Tuesday, June 15, 2010

Canadians: A Bad Investment

According to the National Post that is.



Behold the Church of the Free Market in all its glory. Looks like the NP let the intern, possibly a first year economics undergrad, write today's editorial. I've always found it interesting that the National Post is considered an expert on financial and economic issues. In this case they take aim at the rather intelligent and necessary idea of increasing CPP contributions, something all the major parties seem to agree needs to be done. But not those cute, cuddly, libertarians. No, according to the National Post the CPP is baaaaaaad.

Why?



Even with oscillations in the market, over time private retirement plans produce post-employment incomes double or more those of public pensions. If workers were able to take the more than $3,000 they and their employers pay into CPP on their behalf each year and invest it in a conservative private fund, at the end of their working lives their private pension income would be nearly $26,000 annually. With CPP, the same $3,600 taken every year yields annual benefits of only around $10,000 at age 65.

Well at least if the NP finally dies at some point in the future the editors can get jobs as mutual fund salesmen. You don't need any financial planning accreditation to figure out the problem with the above paragraph.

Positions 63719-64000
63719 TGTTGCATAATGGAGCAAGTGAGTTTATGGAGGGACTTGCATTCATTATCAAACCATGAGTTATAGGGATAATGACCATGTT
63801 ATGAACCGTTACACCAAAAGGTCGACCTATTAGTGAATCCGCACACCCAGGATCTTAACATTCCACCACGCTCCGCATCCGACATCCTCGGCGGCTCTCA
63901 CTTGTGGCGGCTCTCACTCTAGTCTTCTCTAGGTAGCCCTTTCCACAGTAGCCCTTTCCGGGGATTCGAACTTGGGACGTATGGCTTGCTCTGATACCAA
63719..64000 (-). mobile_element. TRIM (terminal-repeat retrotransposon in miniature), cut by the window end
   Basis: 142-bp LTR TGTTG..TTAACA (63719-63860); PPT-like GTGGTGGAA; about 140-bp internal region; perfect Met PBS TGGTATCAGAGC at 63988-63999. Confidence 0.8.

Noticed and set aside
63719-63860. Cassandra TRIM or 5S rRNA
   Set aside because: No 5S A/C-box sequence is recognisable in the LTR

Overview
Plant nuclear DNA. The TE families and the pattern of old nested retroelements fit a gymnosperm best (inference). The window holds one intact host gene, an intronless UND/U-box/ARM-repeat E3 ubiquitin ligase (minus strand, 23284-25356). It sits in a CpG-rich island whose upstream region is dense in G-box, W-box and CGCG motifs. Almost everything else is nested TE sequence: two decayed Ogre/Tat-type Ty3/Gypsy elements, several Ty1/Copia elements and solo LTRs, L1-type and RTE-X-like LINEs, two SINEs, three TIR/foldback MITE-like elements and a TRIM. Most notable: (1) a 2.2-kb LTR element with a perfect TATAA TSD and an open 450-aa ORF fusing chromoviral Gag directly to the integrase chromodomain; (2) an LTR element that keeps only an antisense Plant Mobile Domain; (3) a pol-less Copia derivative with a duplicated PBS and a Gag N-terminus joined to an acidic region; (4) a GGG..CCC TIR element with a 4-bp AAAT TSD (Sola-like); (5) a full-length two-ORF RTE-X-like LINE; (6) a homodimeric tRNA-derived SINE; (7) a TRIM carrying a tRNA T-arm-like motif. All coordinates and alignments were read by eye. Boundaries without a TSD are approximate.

Nonetheless, let's pretend the NP actually has any idea what they're talking about. What's their solution to the retirement quandry so many Canadians face and will face if, realizing the CPP is apparently a bad investment, work hard to invest their money in the right place and plan it so they turn 65 at the height of the market?


He could start by increasing the amount workers can shield in their RRSPs.



Yup. Higher RRSP contribution limits. You remember RRSPs don't you? That's that measly savings account you have that you're sometimes able to chuck a toonie or two into after paying your daycare bill, your hydro bill, your mortgage, your car payment, etc., etc. What? You haven't been maxing out your contributions? Yeah, neither have at least another quarter of the population.


Have no fear though, the NP assures you that trickle down economics will do the trick. Throw your money into, say, Nortel. Then, according to the NP, jobs will be created, resulting in more wealth for everyone!!! Hooray!!!



Yet it's not just the NP that's talking this way. A google news search will give you a bunch of hits from the similarly brain damaged about the evils of government pension plans. The idiots are out in force on this issue, and it's one that's too important to ignore.

6 comments:

  1. The raising RRSP limits and increasing CPP contributions have the same problem. Somehow the investment has to come out of our paychecks.

    For a lot of people, there isn't that much left over.

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  2. True enough, but Canadians will retire, and the reality is that the CPP is all we have, and will continue to have. Under the CPP we at least have a forced contribution and a defined benefit. RRSPs guarantee nothing, they're almost exclusively a tool for the upper-middle class, and even people who can afford to make contributions will usually fail to do so.